GDPR: The Data Protection Principles (but not as you know them Jim!)

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Having recently attended the Information Commissioner’s Office Data Protection Practitioners Conference in Manchester, I should start this blog post by echoing the words of our outgoing Commissioner, Christopher Graham, that the Regulation text is not the final version until later this year when it has been reviewed and fully translated for all 28 member states.

But as the Regulation is unlikely to change in material terms, let’s crack on!

Whenever you see blogs and articles about the new EU General Data Protection Regulation, they are often focusing on what’s new and “exciting”, be that in a good or bad context (see our summary here). But this blog post will look at some of the things that are remaining familiar, albeit in an edited ‘reshuffled’ form.

So let’s go back to basics – the Data Protection Principles. Now under the current Data Protection Act 1998 there are 8 principles that cover things from legitimate purpose to retention and security. Under the Regulation these are changing. Chapter 2, Article 5 (1) (a)-(f) now outlines the principles:

“Personal Data shall be;

1, processed lawfully, fairly and in a transparent manner in relation to the data subject (‘lawfulness, fairness and transparency’);

2, collected for specified, explicit and legitimate purposes and not further processed in a a manner that is incompatible with those purposes; further processing for archiving purposes in the public interest, scientific or historical research purposes or statistical purposes shall, in accordance with Article 89(1), not be considered to be incompatible with the initial purposes; (‘purpose limitation’);

3, adequate, relevant and limited to what is necessary in relation to the purposes for which they are processed (‘data minimisation’);

4, accurate and, where necessary, kept up to date; every reasonable step must be taken to ensure that personal data that are inaccurate, having regard to the purposes for which they are processed, are erased or rectified without delay (‘accuracy’);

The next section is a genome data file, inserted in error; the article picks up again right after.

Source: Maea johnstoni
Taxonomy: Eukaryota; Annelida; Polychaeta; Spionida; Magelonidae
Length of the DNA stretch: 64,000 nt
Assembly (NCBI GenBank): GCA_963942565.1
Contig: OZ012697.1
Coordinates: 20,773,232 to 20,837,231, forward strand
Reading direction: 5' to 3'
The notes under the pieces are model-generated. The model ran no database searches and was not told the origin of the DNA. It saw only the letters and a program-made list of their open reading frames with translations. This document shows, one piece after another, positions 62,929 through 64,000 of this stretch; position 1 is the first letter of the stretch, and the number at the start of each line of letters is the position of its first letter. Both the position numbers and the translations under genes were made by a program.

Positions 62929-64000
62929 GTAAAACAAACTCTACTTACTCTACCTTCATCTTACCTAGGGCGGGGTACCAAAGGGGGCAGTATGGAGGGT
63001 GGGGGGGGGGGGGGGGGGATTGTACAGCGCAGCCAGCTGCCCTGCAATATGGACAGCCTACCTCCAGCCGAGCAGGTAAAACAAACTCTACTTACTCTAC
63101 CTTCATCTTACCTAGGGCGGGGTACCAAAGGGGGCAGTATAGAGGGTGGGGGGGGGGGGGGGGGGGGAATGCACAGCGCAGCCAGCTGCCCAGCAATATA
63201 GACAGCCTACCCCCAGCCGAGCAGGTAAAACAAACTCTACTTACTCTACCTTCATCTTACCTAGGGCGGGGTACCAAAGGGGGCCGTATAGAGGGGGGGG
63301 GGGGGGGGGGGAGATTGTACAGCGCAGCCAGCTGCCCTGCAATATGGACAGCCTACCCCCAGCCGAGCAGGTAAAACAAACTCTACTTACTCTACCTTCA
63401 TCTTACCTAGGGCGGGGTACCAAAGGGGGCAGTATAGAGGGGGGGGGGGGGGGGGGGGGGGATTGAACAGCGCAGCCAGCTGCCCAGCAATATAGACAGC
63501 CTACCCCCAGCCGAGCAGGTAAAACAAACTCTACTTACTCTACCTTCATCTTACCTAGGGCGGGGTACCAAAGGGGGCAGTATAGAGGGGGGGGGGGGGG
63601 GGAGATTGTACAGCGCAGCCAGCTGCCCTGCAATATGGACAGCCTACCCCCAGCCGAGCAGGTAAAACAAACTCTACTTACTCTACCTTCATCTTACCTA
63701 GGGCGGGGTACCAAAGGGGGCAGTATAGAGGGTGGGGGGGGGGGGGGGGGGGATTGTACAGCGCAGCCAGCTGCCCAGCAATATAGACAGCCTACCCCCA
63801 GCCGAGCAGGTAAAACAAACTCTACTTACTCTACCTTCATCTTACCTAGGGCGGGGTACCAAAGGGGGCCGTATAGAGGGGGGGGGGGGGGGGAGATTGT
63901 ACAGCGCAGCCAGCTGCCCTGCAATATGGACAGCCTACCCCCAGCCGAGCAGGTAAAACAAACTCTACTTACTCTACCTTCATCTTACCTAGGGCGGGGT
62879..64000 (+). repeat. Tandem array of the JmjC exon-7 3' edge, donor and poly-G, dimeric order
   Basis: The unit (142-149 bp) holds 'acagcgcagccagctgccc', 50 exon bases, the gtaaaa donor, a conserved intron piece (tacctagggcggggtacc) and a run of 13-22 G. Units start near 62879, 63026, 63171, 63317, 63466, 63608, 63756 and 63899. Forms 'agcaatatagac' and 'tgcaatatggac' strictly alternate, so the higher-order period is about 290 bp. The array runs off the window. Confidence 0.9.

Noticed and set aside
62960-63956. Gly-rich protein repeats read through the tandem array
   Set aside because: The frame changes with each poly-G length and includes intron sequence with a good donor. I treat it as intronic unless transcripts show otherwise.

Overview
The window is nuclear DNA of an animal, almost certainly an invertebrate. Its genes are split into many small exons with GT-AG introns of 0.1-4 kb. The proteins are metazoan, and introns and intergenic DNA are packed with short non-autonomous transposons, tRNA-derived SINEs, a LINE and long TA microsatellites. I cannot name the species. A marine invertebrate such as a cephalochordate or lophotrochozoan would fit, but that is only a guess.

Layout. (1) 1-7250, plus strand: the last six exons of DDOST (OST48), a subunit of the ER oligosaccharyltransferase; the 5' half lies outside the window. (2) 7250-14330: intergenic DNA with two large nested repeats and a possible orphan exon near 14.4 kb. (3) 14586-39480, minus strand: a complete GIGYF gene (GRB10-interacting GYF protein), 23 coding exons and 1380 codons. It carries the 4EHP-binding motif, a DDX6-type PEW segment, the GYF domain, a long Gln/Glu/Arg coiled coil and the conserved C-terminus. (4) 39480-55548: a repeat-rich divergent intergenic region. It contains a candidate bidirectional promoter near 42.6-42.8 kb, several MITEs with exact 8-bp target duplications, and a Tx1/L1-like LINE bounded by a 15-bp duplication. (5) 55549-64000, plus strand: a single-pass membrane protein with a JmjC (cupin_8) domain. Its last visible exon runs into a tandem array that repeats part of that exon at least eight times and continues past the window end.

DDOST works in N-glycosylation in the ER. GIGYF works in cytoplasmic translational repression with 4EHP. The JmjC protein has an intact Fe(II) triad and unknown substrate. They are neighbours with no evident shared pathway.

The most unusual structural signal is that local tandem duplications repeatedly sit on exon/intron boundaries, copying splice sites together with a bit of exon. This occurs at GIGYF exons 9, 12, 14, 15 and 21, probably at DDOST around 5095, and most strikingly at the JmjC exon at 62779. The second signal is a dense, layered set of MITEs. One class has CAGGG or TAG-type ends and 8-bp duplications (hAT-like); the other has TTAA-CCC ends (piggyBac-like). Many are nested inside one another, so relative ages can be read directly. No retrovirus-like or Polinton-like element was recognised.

5, kept in a form which permits identification of data subjects for no longer than is necessary for the purposes for which the personal data are processed; personal data may be stored for longer periods insofar as the personal data will be processed solely for archiving purposes in the public interest, scientific or historical research purposes or statistical purposes in accordance with Article 83(1) subject to implementation of the appropriate technical and organisational measures required by this Regulation in order to safeguard the rights and freedoms of the data subject (‘storage limitation’);

6, processed in a manner that ensures appropriate security of the personal data, including protection against unauthorised or unlawful processing and against accidental loss, destruction or damage, using appropriate technical or organisational measures (‘integrity and confidentiality’);”

Now while the Regulation text doesn’t specifically say “principle 1” etc. it does confirm these as the principles and it is logical to assign numbers (as opposed to A,B,C). Principle A just doesn’t have the same ring to it as, “the first principle”. I suspect that these will now become known by their subject matter, so for example you would have “the accuracy principle” and “the data minimisation principle.”

You will notice that we are also down to 6 principles from our current 8 under the DPA. The 2 “missing principles” have been amalgamated in to the new 6 principles. All the current requirements in the 8 principles are still here but they are now outlined in the finer detail of the text. So, for example, principle 6 in the DPA  (“processed in accordance with data subjects rights”) is not specifically called out as a principle in the Regulation but it is outlined in Ch2 Art 5 (1) (a) that information will be processed in a “fair and transparent manner”. The requirements of which, outlined in the rest of the Regulation, require Data Controllers (and indeed processors) to ensure that Data Subjects can exercise their rights as outlined in the text in Chapter 3.

The same applies to the current principle 8 of the DPA 1998 “not transferred to a country outside of the EEA without adequate protections” principle. Because the ‘protections’ are outlined in other principles (Chapter 4, section 2 (Security) for example) and the regulatory nature of the Regulation, it is expected that as part of your processing under the other principles you will share data internationally in the correct fashion.

As the saying goes, the devil is indeed in the detail with this Regulation. In this document I’ve put the relevant sections into the principles to which they relate. There is some overlap but generally if you’re talking about principle 1, then the references are all sections of the text that are relevant to some degree. This list is by no means exhaustive but it does give you a view as to how the principles are intertwined into the detailed text.

In the next few posts I’ll be exploring these principles more and some of the related requirements to see what this means in practice and what further location specific standards we should be on the watch for.

Scott Sammons is an Information Risk and Security Officer in the Medico-Legal Sector and blogs under the name @privacyminion. Scott is on the Exam Board for the Act Now Data Protection Practitioner Certificate.

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This entry was posted in Data Protection, EU DP Regulation, GDPR, ICO, Privacy, Uncategorized. Bookmark the permalink.

One Response to GDPR: The Data Protection Principles (but not as you know them Jim!)

  1. Pingback: GDPR: The Data Protection Principles (but not as you know them Jim!) | @PrivacyMinion

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